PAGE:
Constructing Climate Resilient Infrastructure
Although there is an increased awareness of the need to adapt as a result of the risks of climate change this has not yet generally led to concerted and focussed action. Where adaptation action has taken place within the transport sector, there tends to be a focus on short term civil contingency work to respond to extreme weather events rather than planning for longer time periods to consider incremental changes in the climate.
Increasing the resilience of highways to climate change impacts involves assessing the risks of climate change and action planning to identify appropriate adaptation action, which may include:
Understanding thresholds: there is a need for a better understanding of how materials and systems react to climate variables such as temperature and precipitation and the thresholds at which deterioration or disruption occurs. TRL has undertaken a project for the University of Nottingham using our pavement testing facility to investigate the rutting of asphalt pavement under different wheel loads at high temperatures. This will help provide a better understanding of the temperature thresholds at which deformation occurs.
Identifying risks and vulnerabilities: Once thresholds have been identified information on the projected climate of the UK over the next century from the UK Climate Projections can be used to explore the frequency that thresholds are likely to be exceeded in future. This information can then be used to assess the risk of climate change impacts on transport systems and the specific areas of vulnerability (these could be spatial or activities that are particular vulnerable). TRL has supported the development of risk assessments for both Government Departments and local authorities.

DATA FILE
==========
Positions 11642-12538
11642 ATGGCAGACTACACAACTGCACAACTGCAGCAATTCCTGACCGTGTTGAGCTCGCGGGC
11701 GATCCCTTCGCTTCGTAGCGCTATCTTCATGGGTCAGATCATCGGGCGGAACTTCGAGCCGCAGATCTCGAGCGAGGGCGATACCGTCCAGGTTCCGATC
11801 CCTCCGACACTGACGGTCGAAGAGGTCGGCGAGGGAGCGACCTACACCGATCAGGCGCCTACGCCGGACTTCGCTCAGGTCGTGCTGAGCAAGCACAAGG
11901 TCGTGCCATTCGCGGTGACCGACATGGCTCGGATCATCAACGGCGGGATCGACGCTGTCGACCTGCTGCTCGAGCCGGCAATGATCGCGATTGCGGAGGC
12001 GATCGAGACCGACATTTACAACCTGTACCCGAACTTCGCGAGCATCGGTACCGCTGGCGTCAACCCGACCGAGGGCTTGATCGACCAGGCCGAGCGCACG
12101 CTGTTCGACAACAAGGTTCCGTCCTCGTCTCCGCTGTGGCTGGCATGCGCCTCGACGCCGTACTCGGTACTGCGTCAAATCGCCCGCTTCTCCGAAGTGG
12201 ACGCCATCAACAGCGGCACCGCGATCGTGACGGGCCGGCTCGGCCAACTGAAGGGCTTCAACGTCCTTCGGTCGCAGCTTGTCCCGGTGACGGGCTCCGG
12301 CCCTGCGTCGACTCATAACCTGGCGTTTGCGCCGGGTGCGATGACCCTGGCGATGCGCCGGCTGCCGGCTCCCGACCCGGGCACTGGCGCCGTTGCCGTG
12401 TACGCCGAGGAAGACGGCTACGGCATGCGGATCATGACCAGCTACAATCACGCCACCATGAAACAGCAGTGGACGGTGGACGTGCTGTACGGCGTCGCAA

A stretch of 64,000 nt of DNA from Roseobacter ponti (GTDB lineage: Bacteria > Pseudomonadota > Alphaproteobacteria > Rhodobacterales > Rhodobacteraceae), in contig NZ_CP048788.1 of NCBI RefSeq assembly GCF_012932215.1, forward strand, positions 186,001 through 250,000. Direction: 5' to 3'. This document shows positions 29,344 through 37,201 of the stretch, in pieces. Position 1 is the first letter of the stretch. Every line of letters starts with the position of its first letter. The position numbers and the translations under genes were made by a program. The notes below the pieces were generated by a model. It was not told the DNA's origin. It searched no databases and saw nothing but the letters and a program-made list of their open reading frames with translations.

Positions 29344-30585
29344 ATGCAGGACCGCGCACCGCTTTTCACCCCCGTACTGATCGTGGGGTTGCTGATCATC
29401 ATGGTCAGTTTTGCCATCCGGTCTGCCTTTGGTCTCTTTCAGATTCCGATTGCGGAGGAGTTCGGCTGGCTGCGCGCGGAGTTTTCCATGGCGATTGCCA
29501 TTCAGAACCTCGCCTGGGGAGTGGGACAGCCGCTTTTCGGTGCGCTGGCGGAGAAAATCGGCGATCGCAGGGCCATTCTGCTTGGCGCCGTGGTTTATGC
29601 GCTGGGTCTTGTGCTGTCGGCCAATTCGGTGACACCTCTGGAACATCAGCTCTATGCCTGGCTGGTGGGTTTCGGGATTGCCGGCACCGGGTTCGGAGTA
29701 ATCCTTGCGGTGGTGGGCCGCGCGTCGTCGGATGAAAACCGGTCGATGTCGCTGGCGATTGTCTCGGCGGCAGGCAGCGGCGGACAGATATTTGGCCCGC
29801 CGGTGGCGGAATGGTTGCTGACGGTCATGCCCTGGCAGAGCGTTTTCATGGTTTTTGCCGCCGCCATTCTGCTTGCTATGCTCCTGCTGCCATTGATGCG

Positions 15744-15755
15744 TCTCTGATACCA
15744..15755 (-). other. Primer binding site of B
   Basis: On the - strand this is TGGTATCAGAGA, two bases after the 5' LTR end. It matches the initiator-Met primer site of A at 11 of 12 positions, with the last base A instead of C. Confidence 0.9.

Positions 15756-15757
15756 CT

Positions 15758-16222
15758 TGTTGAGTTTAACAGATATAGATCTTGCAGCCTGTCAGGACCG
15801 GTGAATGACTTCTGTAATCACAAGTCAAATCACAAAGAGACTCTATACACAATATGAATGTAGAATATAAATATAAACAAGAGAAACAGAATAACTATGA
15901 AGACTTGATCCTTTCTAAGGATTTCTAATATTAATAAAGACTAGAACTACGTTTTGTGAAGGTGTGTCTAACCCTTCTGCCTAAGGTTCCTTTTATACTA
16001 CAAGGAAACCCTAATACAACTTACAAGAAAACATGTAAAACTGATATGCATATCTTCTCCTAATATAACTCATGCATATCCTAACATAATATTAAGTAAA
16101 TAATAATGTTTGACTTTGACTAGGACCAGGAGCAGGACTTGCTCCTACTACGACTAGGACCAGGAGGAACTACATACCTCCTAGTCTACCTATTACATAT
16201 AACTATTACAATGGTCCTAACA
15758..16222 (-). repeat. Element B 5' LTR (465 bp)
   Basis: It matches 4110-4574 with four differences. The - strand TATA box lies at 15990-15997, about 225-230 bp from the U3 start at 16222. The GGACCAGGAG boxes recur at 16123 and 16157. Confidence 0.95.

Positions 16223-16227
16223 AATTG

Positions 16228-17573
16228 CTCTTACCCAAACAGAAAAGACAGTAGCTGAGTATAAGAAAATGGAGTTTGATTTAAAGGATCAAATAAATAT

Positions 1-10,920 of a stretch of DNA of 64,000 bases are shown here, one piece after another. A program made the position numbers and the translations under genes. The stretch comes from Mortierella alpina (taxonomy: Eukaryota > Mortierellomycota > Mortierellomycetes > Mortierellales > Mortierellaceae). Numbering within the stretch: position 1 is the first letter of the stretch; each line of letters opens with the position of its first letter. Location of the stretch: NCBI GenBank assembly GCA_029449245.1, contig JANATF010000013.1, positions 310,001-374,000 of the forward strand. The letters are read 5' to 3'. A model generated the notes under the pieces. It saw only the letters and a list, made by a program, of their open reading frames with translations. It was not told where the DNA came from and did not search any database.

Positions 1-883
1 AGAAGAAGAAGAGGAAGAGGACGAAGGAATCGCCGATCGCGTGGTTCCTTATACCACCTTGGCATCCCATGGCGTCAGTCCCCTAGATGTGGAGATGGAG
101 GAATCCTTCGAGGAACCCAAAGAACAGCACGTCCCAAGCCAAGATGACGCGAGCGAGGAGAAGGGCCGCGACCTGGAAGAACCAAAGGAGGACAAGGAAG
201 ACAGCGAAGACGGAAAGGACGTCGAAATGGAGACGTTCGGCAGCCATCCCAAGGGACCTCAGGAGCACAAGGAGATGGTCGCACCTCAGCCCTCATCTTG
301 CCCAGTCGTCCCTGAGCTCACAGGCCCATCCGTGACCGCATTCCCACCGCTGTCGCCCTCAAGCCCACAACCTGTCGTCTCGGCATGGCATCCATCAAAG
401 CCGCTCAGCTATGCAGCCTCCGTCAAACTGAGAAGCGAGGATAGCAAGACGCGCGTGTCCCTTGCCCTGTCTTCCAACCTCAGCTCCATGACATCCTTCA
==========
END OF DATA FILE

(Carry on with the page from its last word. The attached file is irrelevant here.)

Assessing adaptation actions: Effective actions to minimise damage and disruption need to be identified, prioritised and a timeframe for actions developed. Adaptation actions include:
- physical changes, e.g. changing surface materials,
- procedural changes, e.g. checking drains in vulnerable areas when heavy rain is forecast,
- organisational changes, e.g. - changes in policy, standards, contracts, decision making, investment etc.
TRL has been involved in a number of climate change adaptation projects supporting the development of a future transport network that is resilient to climate change. We have also set up an international initiative called Resilient Mobility to promote policy making and actions to increase the climate change resilience of transport.